John Steinbeck's 'Purple Cow'

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Production, Pricing, Promotion, Positioning, Publicity, Packaging, Pass-along and Permission.
Marketing isn’t guaranteed to work, but the way things used to be, if you got all your Ps right, you were more likely than not to succeed.
Something disturbing has happened, though. The Ps just aren’t enough. This is a book about a new P, a P that is suddenly exceptionally important.
The new P is “Purple Cow.”
The essence of the Purple Cow is that it must be remarkable. In fact, if “remarkable” started with a P, I could probably dispense with the cow subterfuge, but what can you do?
This book is about the why, the what, and the how of remarkable.
Something remarkable is worth talking about. Worth noticing. Exceptional. New. Interesting. It’s a Purple
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The new rule is:
Create remarkable products that the right people seek out.
The marketer of yesterday valued the volume of people she could reach. The center of the black curve above was the goal. Mass marketing traditionally targets the early and late majority because this is the largest group. But in many markets, the value of a group isn’t related to its size – a group’s value is related to its influence. In this market, for example, the early adopters heavily influence the rest of the curve, so persuading them is worth far more than wasting ad dollars trying to persuade anyone else.
The reason it’s so hard to follow the leader is this: The leader is the leader because he did something remarkable. And that remarkable thing is now taken – it’s no longer remarkable when you do it.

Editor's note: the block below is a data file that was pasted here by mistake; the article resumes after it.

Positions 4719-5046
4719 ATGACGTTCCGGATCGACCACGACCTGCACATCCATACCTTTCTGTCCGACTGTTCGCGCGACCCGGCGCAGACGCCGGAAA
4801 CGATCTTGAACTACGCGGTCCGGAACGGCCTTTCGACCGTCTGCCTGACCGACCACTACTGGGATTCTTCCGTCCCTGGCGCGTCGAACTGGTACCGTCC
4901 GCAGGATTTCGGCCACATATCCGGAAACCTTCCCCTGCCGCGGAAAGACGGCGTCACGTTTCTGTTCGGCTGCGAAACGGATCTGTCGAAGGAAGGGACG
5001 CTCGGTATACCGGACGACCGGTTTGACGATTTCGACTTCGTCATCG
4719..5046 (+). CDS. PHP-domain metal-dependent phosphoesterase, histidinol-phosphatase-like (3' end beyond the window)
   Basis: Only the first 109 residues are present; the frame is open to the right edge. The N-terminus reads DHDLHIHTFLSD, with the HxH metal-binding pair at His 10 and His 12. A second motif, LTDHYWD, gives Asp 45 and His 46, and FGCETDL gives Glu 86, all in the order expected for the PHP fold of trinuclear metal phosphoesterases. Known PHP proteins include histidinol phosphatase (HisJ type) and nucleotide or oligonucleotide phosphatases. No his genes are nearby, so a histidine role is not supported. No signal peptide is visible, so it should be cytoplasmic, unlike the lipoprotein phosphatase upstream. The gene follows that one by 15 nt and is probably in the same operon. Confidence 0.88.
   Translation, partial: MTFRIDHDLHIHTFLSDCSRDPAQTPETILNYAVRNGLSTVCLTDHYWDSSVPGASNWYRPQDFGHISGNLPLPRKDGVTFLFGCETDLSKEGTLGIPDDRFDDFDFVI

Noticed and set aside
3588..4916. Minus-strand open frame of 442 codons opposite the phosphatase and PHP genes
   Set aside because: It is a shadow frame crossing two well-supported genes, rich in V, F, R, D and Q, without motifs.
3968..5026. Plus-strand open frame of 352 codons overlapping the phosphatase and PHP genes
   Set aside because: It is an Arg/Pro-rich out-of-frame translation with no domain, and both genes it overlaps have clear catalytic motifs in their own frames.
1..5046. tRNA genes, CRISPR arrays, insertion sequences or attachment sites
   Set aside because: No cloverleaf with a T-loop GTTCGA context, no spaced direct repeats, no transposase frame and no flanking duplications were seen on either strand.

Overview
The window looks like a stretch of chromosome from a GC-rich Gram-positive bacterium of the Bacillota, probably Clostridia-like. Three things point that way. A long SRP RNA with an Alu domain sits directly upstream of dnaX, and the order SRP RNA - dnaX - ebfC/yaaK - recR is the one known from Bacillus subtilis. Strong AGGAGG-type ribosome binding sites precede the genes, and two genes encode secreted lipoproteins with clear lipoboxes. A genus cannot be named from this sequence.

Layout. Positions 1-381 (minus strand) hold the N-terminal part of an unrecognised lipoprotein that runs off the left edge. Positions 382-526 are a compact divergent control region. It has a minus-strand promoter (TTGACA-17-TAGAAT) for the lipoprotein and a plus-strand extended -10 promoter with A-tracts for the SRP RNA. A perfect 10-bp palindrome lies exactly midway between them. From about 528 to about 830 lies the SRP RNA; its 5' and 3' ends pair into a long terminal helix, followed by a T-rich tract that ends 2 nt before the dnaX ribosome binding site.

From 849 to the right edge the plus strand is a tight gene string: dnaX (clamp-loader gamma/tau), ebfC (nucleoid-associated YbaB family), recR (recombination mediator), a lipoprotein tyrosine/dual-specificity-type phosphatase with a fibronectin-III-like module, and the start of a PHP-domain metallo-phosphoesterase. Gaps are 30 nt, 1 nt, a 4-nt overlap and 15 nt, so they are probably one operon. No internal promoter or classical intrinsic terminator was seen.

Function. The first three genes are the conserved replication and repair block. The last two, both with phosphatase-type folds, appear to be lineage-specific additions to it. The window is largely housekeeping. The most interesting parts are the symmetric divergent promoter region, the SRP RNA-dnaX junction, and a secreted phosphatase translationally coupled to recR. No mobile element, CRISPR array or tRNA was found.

If a product’s future is unlikely to be remarkable – if you can’t imagine a future in which people are once again fascinated by your product – it’s time to realize that the game has changed. Instead of investing in a dying product, take profits and reinvest them in building something new.
No one is going to eagerly adapt to your product. The vast majority of consumers are happy. Stuck. Sold on
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Find the group that’s most profitable. Find the group that’s most likely to sneeze. Figure out how to develop/adver- tise/reward either group. Ignore the rest. Your ads (and your products!) shouldn’t cater to the masses. Your ads (and products) should cater to the customers you’d choose if you could choose your customers.
The Cow is so rare because people are afraid.
If you’re remarkable, it’s likely that some people won’t like you. That’s part of the definition of remarkable. Nobody gets unanimous praise – ever. The best the timid can hope for is to be unnoticed. Criticism comes to those who stand out.
You don’t need passion to create a Purple Cow. Nor do you need an awful lot of creativity. What you need is the insight to realize that you have no other choice but to grow your business or launch your product with Purple Cow thinking. Nothing else is going to work.
You don’t need a book about creativity or brainstorming or team building. You’ve already got a hundred (or a thousand) ideas your group doesn’t have the guts to launch. You don’t need more time or even more money. You just need the realization that a brand new business paradigm is now in
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